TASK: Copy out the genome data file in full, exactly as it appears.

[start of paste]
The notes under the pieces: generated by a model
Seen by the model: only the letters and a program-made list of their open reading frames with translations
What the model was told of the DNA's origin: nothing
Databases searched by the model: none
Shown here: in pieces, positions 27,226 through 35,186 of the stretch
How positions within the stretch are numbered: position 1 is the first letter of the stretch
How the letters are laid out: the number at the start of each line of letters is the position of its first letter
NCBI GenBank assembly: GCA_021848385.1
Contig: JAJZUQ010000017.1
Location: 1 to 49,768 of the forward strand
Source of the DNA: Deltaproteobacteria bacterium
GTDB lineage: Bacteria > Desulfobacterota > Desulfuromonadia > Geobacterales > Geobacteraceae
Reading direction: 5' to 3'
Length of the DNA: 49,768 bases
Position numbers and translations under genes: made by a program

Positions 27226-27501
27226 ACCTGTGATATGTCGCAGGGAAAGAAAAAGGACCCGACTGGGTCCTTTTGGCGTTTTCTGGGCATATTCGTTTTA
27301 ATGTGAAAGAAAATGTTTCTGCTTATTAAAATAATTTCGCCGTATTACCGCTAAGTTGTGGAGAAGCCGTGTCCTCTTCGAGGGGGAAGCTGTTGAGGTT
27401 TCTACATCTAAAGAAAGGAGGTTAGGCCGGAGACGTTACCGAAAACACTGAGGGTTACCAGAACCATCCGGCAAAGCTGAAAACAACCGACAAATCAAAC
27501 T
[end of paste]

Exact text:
The notes under the pieces: generated by a model
Seen by the model: only the letters and a program-made list of their open reading frames with translations
What the model was told of the DNA's origin: nothing
Databases searched by the model: none
Shown here: in pieces, positions 27,226 through 35,186 of the stretch
How positions within the stretch are numbered: position 1 is the first letter of the stretch
How the letters are laid out: the number at the start of each line of letters is the position of its first letter
NCBI GenBank assembly: GCA_021848385.1
Contig: JAJZUQ010000017.1
Location: 1 to 49,768 of the forward strand
Source of the DNA: Deltaproteobacteria bacterium
GTDB lineage: Bacteria > Desulfobacterota > Desulfuromonadia > Geobacterales > Geobacteraceae
Reading direction: 5' to 3'
Length of the DNA: 49,768 bases
Position numbers and translations under genes: made by a program

Positions 27226-27501
27226 ACCTGTGATATGTCGCAGGGAAAGAAAAAGGACCCGACTGGGTCCTTTTGGCGTTTTCTGGGCATATTCGTTTTA
27301 ATGTGAAAGAAAATGTTTCTGCTTATTAAAATAATTTCGCCGTATTACCGCTAAGTTGTGGAGAAGCCGTGTCCTCTTCGAGGGGGAAGCTGTTGAGGTT
27401 TCTACATCTAAAGAAAGGAGGTTAGGCCGGAGACGTTACCGAAAACACTGAGGGTTACCAGAACCATCCGGCAAAGCTGAAAACAACCGACAAATCAAAC
27501 T